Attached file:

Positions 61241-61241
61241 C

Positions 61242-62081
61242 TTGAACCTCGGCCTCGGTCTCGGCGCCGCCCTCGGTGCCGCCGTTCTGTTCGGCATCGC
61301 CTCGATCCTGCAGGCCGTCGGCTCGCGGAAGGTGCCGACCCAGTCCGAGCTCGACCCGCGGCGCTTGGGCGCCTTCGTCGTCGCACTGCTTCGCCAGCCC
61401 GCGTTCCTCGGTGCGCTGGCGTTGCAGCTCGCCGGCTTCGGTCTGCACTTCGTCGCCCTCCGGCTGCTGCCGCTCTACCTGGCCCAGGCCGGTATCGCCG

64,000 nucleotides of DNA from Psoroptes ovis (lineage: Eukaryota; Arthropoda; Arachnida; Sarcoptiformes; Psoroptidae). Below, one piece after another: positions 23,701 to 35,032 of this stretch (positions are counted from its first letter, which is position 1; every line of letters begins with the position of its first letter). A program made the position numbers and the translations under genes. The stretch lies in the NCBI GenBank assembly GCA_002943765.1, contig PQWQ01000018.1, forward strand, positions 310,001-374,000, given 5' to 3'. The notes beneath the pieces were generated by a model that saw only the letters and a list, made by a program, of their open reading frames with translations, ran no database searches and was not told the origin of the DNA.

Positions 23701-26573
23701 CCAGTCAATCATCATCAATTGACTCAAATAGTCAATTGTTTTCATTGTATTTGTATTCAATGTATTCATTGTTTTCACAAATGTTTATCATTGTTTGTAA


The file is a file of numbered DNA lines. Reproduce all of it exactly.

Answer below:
Positions 61241-61241
61241 C

Positions 61242-62081
61242 TTGAACCTCGGCCTCGGTCTCGGCGCCGCCCTCGGTGCCGCCGTTCTGTTCGGCATCGC
61301 CTCGATCCTGCAGGCCGTCGGCTCGCGGAAGGTGCCGACCCAGTCCGAGCTCGACCCGCGGCGCTTGGGCGCCTTCGTCGTCGCACTGCTTCGCCAGCCC
61401 GCGTTCCTCGGTGCGCTGGCGTTGCAGCTCGCCGGCTTCGGTCTGCACTTCGTCGCCCTCCGGCTGCTGCCGCTCTACCTGGCCCAGGCCGGTATCGCCG

64,000 nucleotides of DNA from Psoroptes ovis (lineage: Eukaryota; Arthropoda; Arachnida; Sarcoptiformes; Psoroptidae). Below, one piece after another: positions 23,701 to 35,032 of this stretch (positions are counted from its first letter, which is position 1; every line of letters begins with the position of its first letter). A program made the position numbers and the translations under genes. The stretch lies in the NCBI GenBank assembly GCA_002943765.1, contig PQWQ01000018.1, forward strand, positions 310,001-374,000, given 5' to 3'. The notes beneath the pieces were generated by a model that saw only the letters and a list, made by a program, of their open reading frames with translations, ran no database searches and was not told the origin of the DNA.

Positions 23701-26573
23701 CCAGTCAATCATCATCAATTGACTCAAATAGTCAATTGTTTTCATTGTATTTGTATTCAATGTATTCATTGTTTTCACAAATGTTTATCATTGTTTGTAA